Is breakaway roping finally breaking the financial barriers that have plagued it throughout its whole history?
By late March 2023, No. 1 breakaway roper Hali Williams outpaced No. 1 barrel racer Jordan Briggs by $2,330 in WPRA earnings. To date, Williams has earned $90,224 of 2023 WPRA earnings in 18 rodeos while Briggs has earned $87,894 in just six rodeos.
“When I look at the numbers, for the top [breakaway] girls to be running right with the top girls in the barrels is great,” said WPRA Roping Director Lynn Smith.
The money milestone could signal that the efforts of breakaway ropers and supporters are actually paying off. With more rodeos adding breakaway and equal money, it’s worth seeing where breakaway stands compared to barrel racing, which has been a part of ProRodeo rosters for decades.
The Breakaway Roping Journal caught up with breakaway industry veteran Smith, as well as young gun Williams to compare the top 20 WPRA standings between the events, and to discuss where breakaway has been and where it’s going.
Breakaway Earnings v. Barrel Earnings
The WPRA earnings spread between No. 2 and No. 15
Barrel Racing: $27,094
“We’re getting to where, for the girls to be competitive and make the NFBR, they’re going to have to win a big rodeo,” said Smith, who has been pushing breakaway’s inclusion and equal payout for decades. “You’re not going to be able to plug away all summer and get money here and there. You’re going to have [to have] a substantial check come your way to make the top 15.”
While there are exciting figures in the top 20 comparisons, there are numbers that show the need for continued progress, too.
Average earnings per rodeo:
Barrel Racing: $2,954
On average, breakaway ropers earn $611 less than barrels racers do at a rodeo. Across the whole season, that amounts to a top 20 breakaway roper earning $26,844 while a top 20 barrel racer will earn $32,394. That’s a spread of $5,550, which can be the difference between having enough diesel to haul to the next rodeo or not.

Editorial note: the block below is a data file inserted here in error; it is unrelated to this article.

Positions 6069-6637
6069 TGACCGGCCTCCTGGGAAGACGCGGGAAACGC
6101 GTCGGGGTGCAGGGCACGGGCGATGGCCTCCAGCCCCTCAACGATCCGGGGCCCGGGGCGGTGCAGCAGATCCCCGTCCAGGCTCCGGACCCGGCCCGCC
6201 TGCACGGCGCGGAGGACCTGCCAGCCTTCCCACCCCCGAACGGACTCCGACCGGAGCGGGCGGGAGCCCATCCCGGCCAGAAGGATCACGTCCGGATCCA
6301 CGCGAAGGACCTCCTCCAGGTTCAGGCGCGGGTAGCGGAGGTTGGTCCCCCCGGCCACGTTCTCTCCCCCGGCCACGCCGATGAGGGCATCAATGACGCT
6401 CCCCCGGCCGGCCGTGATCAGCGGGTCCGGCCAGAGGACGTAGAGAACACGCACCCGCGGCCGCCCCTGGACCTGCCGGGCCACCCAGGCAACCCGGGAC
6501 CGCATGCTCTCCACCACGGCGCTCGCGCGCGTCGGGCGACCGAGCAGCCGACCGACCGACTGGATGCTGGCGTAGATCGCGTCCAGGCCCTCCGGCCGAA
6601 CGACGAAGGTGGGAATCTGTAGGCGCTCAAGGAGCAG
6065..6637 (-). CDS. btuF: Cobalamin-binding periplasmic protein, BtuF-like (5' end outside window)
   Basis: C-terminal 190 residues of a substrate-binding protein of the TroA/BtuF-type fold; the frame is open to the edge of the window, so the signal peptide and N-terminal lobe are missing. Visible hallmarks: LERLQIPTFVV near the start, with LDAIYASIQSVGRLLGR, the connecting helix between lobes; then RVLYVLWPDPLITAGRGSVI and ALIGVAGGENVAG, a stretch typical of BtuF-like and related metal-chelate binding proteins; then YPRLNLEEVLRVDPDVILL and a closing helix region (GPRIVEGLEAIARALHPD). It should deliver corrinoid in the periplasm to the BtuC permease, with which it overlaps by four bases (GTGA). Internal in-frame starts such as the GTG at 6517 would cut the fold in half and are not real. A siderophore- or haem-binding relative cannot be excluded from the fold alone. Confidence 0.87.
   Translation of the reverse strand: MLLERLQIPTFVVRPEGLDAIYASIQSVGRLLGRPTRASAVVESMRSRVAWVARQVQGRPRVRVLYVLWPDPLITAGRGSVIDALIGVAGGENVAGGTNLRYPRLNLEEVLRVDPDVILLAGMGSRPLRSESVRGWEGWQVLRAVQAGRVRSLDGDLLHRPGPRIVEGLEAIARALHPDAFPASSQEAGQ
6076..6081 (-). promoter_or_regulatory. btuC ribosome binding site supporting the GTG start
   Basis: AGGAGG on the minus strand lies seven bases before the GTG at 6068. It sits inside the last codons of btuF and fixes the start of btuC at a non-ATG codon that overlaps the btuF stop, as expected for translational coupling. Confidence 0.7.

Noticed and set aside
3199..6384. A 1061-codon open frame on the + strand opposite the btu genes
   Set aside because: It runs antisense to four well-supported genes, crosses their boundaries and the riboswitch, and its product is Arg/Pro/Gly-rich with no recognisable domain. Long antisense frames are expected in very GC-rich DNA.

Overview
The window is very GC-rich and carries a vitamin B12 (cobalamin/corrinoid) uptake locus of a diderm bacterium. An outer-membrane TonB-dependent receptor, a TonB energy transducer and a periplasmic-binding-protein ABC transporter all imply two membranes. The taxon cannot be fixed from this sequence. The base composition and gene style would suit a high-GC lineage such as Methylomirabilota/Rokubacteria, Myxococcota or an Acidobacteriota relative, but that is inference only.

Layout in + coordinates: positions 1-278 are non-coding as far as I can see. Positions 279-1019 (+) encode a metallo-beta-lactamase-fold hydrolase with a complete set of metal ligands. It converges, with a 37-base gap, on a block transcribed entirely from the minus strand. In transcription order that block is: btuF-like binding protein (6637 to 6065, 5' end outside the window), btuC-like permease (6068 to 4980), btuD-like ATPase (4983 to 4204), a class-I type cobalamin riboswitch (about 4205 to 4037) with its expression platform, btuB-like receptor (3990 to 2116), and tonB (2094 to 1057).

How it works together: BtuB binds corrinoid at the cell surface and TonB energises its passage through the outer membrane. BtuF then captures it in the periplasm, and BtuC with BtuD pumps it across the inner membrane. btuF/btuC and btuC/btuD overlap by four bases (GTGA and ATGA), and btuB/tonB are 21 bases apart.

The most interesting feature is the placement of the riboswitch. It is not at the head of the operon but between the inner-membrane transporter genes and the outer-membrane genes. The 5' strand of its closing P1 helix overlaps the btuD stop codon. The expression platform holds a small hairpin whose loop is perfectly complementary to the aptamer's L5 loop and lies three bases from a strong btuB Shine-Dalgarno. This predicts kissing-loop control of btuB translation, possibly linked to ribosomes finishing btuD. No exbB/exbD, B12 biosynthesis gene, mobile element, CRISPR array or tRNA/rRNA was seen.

“I think the numbers are only going to get better,” offered 19-year-old roping prodigy and current breakaway leader Hali Williams. “A lot of rodeos are adding equal money.”
Who is Hali Williams? Read about the young ladies’ journey to winning 2023 RodeoHouston and growing her lead on the Breakaway Pro Rodeo field.
The progress is notable, but there are still large rodeos that do not have breakaway on their rosters, like San Angelo, Texas. (To San Angelo’s credit, they hope to add the event in 2024).
That’s a level of missed opportunity that translates into 29 fewer rodeos in which top 20 breakaway ropers can compete compared to top 20 barrel racers—an average of 1.45 fewer rodeos per breakaway competitor. This figure may seem small but, over the course of the 2023 season, fewer opportunities to compete, earn equal money and make a living on the rodeo road is magnified for breakaway ropers.
Positive in spite of difficulty
Even with the discrepancies, Smith is proud of the progress the sport of breakaway has made and calls the growth in earnings “a win.”
“We have to keep people wanting the breakaway,” Smith said. “It’s an easy event to understand. It’s exciting, it’s fast, it’s women and it’s good horses. As ambassadors of this event, we have to keep it in demand. As ropers, we’ve got to keep coming off grateful and professional, and it’s going to take care of itself. People want to see it. The calf always wins, and the girls do a great job riding their horses. Their horses are cleaned up and we’re professional—we’re doing our part to fit in.”
As the opportunities within the sport of breakaway grow, there is more room for these women to invest in the rodeo industry. While there is still work to be done with large rodeos that don’t include breakaway and lack equal payout, the progress breakaway has made toward equality in the rodeo-sphere seems to be a promising indicator of things to come.
Breakaway v. Rodeo
In the greater scheme of rodeo events, breakaway, barrel racing and tie down roping earnings pale in comparison to saddle bronc earnings. The Breakaway Roping Journal pulled the top 15 earnings for all four events and compiled them into one graph.